| Scholarly publishing|
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Scholarly publishing is included as keyword or extra keyword in 0 datasets, 0 tools and 4 publications.
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|Title||Author(s)||Published in||Language||DateThis property is a special property in this wiki.||Abstract||R||C|
|Wikis in scholarly publishing||Daniel Mietchen
Konrad U. Förstner
M. Fabiana Kubke
|Information Services and Use||English||2011||Scientific research is a process concerned with the creation, collective accumulation, contextualization, updating and maintenance of knowledge. Wikis provide an environment that allows to collectively accumulate, contextualize, update and maintain knowledge in a coherent and transparent fashion. Here, we examine the potential of wikis as platforms for scholarly publishing. In the hope to stimulate further discussion, the article itself was drafted on Species ID – http://species-id.net; a wiki that hosts a prototype for wiki-based scholarly publishing – where it can be updated, expanded or otherwise improved.||0||1|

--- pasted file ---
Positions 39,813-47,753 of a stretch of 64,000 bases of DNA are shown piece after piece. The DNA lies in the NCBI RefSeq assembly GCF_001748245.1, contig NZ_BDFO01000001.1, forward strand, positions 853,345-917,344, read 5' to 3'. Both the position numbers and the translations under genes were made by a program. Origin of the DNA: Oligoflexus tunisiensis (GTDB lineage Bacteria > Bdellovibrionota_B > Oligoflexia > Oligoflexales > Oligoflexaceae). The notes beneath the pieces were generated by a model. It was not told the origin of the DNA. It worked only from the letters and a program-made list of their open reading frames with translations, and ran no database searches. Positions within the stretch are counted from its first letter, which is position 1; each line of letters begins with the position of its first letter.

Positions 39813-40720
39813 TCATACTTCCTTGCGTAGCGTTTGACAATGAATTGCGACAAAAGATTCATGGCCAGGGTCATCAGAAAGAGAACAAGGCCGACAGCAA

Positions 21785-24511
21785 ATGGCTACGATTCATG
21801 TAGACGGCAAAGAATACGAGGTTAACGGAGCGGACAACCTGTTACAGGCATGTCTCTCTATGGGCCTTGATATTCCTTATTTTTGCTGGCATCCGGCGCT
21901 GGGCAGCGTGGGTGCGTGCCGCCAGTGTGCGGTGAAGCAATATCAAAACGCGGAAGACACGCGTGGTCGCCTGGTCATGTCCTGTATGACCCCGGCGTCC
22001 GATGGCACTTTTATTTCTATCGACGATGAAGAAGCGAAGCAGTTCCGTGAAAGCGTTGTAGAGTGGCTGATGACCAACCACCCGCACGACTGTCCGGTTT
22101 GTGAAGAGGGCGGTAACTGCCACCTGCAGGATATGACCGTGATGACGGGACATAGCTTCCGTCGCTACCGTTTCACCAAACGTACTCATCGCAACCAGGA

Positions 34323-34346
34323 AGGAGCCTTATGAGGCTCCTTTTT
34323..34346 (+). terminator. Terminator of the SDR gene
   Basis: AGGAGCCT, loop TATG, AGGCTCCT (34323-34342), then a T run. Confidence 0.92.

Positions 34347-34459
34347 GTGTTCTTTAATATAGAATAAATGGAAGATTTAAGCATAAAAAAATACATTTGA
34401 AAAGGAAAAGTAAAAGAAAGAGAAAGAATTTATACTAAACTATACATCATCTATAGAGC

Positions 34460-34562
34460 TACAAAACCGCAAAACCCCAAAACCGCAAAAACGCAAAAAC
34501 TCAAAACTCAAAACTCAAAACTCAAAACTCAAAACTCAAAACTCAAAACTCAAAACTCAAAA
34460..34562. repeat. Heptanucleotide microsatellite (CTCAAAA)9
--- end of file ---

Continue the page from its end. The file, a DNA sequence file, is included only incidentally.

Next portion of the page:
|Editing encyclopedias for fun and aggravation||Ross J.I.
|Publishing Research Quarterly||English||2009||This collaborative, retrospective autoethnography begins by offering an overview of the encyclopedias with which we have been involved, as both contributors and consulting editors, over the past decade. We then review our strategies for recruiting authors and maintaining their interest to ensure the highest quality entries; it also covers the mechanics of processing these entries. Next, we discuss the actual and perceived benefits of editing an encyclopedia, the most significant issues we encountered, and our solutions. Finally, we contextualize the previous information in light of recent changes in the scholarly publishing industry.||0||0|